Examining Pop Culture’s Return to Classic Mythology

More so than any other genre, the building blocks of science fiction and fantasy will always draw from mythology, both knowingly and perhaps in spite of itself.

Russell Crowe as Zeus in Thor: Love and Thunder
Photo: Marvel Studios

Ancient mythology is continuing to experience modern updates. While there are often trends in the types of narratives being brought to audiences, from the superhero stories of the comics to the action blockbusters of the big screen, usually most of the arcs can trace their heritage back to the tales of early civilization. 

The gods and heroes, monsters and magic, of the Norse, the Romans, the Greeks, the Egyptians, the Aztecs and so many more societies and cultures, continue to permeate through the lore of current cinematic and fantastical, fictional landscapes. But while those legends might have once been disguised in various other forms to appeal to a wider audience, they are now resurfacing in plenty of recent projects in the shape they were first conceived.

The Backbone of Modern Storytelling 

Humans have always told stories. A good tale can deliver an important message, allow for some artistic understanding of deeper emotional conflicts, or perhaps act as a light piece of entertainment. By extension, mythology is also importantly entrenched within ancient religion; the narratives of gods and demons helping people understand how the world has come to be. It’s always been a useful lens to see reality through, granting explanations for the unexplainable. 

Those stories have never been lost. They’ve simply been reimagined in modern popular culture. They might no longer make mention of Zeus and Isis and Loki (at least in many cases), but the themes they touch upon are still the same. The tragic love stories of William Shakespeare’s plays, for instance, are not a far cry from the romantic ramblings of the Romans. The bard was as influenced by those ancient stories as many other famous authors and world-builders are today. Mythology in all its concepts, themes and forms might be the structure and backbone of modern storytelling, but it has especially made an impact in sci-fi and fantasy. 

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Mythology’s Place in Classic Fantasy and Sci-Fi

Star Wars, Lord of the Rings, Game of Thrones, Star Trek, and Harry Potter. Those are just a few of the names of the biggest franchises in the world right now. There are a great deal of differences between all of those properties, but the similarities are also clear. There are genre-based tropes that can be associated with each saga, and in turn those conventions can locate their lineage in ancient mythology.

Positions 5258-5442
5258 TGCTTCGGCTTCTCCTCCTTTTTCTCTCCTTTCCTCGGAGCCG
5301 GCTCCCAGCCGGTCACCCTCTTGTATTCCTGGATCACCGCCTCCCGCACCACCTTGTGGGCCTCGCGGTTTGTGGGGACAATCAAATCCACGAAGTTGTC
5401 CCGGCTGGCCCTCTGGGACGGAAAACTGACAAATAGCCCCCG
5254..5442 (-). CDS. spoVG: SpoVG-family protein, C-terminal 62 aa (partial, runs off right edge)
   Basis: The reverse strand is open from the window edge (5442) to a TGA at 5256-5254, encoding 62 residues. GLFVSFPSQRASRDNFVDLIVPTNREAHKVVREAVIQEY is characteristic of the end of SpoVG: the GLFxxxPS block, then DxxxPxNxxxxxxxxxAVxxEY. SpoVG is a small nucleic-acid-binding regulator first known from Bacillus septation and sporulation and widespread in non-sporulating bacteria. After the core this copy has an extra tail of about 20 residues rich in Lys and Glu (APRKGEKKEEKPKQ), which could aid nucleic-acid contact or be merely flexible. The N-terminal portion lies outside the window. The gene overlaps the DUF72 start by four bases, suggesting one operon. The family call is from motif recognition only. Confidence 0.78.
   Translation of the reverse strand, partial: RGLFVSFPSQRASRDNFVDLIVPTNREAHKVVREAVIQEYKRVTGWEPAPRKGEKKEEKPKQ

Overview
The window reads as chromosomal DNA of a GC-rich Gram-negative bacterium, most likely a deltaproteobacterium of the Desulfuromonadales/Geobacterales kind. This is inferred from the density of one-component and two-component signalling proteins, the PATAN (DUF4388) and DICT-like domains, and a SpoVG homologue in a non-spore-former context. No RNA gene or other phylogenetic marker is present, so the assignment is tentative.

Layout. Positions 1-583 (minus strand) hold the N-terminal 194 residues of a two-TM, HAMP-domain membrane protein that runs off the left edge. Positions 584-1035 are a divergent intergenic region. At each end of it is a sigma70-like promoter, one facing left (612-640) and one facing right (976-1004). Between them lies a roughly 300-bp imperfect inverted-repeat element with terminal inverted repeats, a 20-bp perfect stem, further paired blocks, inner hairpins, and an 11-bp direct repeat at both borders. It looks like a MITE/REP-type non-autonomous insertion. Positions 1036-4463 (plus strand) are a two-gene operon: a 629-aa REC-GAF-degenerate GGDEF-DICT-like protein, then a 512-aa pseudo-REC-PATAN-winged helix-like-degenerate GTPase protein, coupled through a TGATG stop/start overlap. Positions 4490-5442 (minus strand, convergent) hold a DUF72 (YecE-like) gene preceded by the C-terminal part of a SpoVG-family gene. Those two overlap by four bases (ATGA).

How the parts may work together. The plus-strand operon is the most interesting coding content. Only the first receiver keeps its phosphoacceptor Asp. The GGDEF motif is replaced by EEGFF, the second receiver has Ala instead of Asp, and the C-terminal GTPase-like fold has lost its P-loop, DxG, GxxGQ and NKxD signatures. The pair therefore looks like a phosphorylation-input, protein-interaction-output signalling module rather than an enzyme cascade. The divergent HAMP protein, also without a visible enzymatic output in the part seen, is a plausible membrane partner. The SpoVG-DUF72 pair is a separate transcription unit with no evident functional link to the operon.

The power of prophecy, the guidance of an elderly, wise and mysterious master, an unexplained force that binds the universe together, a band of warriors tasked with a particular quest, the chaos of a king’s court. Every single one of those narrative beats could be just as easily attributed to the legends of long-forgotten civilizations as they can be linked to any one of the series above. 

More so than any other genre, the building blocks of science fiction and fantasy will always draw from mythology, both knowingly and perhaps in spite of itself. The fact is, almost every conceivable attempt to craft a chronicle will touch upon a facet of stories from a bygone era. That hasn’t been strictly ignored in every case. Classics like Jason and the Argonauts are perfect examples of an attempt to take our fascination with these topics to the big screen. Despite standouts here and there though, myths have never fully overtaken our pop culture in their original form. Until recently. 

Recent Trends 

Traditionally, a few projects a year might be directly based on the lore of a former religion. In classic cinema that might have been brought through the sword and sandal genre. It’s definitely more common on the page, but when looking at the entertainment industry as a whole, myths never overtook spy thrillers, crime dramas, or ensemble comedies. Even within those fantasy and sci-fi flicks, there was never a specific focus on the actual characters and plots of the legends they took their structures from. 

But in 2022, you’ll be hard pressed to go to the cinema, log on to a streaming service, head to a bookshop or pick up a comic without a Zeus, Isis or Loki popping up. Suddenly, the actual stories, not reimaginings with new characters, worlds and plot devices, are being presented to audiences again. 

The fascination with the genre is pretty easy to explain. It brings the same world-building, character journeys and impressive elements of the stories we all love and are familiar with. Yet, there’s a historical precedent for them. On a deeper level, we know these are the myths that ultimately built society. 

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Influence in Comics